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Lines Composed a Few Miles above Tintern Abbey, on Revisiting the Banks of the Wye during a Tour, July 13, 1798

Lines Composed a Few Miles above Tintern Abbey, on Revisiting the Banks of the Wye during a Tour, July 13, 1798

Analysis


Symbols, Imagery, Wordplay

Welcome to the land of symbols, imagery, and wordplay. Before you travel any further, please know that there may be some thorny academic terminology ahead. Never fear, Shmoop is here. Check out our...

Form and Meter

At first glance, it seems that "Tintern Abbey" isn't written in verse at all. After all, the lines don't rhyme, and the structure of the sentences often doesn't parallel the structure of the lines....

Speaker

The speaker of "Tintern Abbey" is the poet, William Wordsworth, himself. This isn't always the case. Think about all the poems that use the first person, but for which the "I" doesn't necessarily r...

Setting

The setting is so important to this poem that Wordsworth gives us exact directions and even the precise date in the title. The poem takes place on the banks of the Wye River, which is in southeast...

Sound Check

When you read "Tintern Abbey," you might think that it's prose cleverly disguised as poetry. You hardly notice that it's in verse (see "Form and Meter" for more on that). It sounds like the speaker...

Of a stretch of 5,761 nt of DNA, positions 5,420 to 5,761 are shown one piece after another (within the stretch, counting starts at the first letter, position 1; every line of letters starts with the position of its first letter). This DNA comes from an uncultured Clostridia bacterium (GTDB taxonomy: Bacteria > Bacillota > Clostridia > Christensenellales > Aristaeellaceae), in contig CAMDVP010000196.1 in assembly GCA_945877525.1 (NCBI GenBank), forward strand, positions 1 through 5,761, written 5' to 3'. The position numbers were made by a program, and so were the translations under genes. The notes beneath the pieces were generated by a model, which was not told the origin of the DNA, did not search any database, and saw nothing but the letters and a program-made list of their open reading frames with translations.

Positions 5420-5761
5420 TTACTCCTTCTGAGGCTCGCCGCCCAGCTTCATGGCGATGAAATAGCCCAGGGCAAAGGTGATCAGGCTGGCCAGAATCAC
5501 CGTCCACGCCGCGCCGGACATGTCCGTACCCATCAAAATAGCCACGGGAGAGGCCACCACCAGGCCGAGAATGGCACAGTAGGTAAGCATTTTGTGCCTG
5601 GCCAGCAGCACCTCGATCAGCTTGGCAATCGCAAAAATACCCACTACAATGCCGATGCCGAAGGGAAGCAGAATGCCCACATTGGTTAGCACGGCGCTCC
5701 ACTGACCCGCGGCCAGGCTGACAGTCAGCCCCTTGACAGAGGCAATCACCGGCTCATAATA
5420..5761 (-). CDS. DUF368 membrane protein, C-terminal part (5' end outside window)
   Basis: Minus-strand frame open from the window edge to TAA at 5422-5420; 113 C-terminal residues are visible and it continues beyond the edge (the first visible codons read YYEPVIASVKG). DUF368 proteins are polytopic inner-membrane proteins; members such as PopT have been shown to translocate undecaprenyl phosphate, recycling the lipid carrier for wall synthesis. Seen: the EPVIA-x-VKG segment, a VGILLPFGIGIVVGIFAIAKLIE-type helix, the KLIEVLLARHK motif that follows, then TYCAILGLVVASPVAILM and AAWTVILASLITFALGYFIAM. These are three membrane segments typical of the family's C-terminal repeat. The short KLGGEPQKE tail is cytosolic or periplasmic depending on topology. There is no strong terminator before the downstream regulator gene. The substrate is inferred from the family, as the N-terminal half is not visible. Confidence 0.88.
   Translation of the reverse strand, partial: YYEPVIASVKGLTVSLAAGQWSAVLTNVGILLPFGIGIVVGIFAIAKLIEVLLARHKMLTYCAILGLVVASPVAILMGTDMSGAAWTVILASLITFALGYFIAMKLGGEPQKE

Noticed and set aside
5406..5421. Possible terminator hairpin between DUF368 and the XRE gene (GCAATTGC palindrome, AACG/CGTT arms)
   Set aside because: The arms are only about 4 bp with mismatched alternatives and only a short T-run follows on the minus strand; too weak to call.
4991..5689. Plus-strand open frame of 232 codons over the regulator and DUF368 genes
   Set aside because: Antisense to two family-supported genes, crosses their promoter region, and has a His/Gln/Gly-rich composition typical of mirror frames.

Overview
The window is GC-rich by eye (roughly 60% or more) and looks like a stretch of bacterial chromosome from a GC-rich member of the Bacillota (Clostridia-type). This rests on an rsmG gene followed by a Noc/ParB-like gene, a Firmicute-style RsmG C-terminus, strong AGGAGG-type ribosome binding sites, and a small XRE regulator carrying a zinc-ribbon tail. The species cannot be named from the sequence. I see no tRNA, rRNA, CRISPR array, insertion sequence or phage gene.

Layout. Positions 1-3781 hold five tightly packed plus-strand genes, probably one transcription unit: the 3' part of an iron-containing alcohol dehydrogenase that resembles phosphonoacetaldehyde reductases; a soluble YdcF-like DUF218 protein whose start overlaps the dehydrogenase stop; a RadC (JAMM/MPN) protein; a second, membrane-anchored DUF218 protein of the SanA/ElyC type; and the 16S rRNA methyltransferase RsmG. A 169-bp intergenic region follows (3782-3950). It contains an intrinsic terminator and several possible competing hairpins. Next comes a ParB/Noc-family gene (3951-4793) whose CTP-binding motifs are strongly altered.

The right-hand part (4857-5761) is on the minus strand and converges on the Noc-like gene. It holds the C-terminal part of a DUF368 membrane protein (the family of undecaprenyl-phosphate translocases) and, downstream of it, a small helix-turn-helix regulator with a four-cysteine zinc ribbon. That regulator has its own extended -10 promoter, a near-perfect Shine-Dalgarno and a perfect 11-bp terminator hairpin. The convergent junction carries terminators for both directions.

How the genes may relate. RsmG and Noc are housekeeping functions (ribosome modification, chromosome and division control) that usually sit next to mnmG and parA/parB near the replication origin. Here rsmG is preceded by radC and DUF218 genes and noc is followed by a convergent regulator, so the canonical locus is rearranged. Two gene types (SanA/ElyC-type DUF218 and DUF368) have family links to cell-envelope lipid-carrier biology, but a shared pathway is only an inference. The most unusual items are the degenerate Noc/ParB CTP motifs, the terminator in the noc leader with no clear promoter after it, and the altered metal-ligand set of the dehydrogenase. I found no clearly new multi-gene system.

What's Up with the Title?

Everyone (including us) refers to this poem as "Tintern Abbey," but its real title is "Lines Composed a Few Miles above Tintern Abbey, on Revisiting the Banks of the Wye during a Tour, July 13, 179...

Calling Card

A lot of Wordsworth's poetry is concerned with the relationship individuals have with nature. Like the speaker in "Tintern Abbey," all individuals have the potential to reach a transcendental under...

Tough-O-Meter

The tone might be conversational in Wordsworth's "Tintern Abbey," but the vocabulary can get dicey in places, and the sentence structure sometimes ties itself in knots as the speaker tries to work...

Brain Snacks

Sex Rating

Sorry to disappoint you, but there's not a lot of sex in any of Wordsworth's poetry. If you want sex in Romantic-era poetry, you'll have to try Lord Byron.
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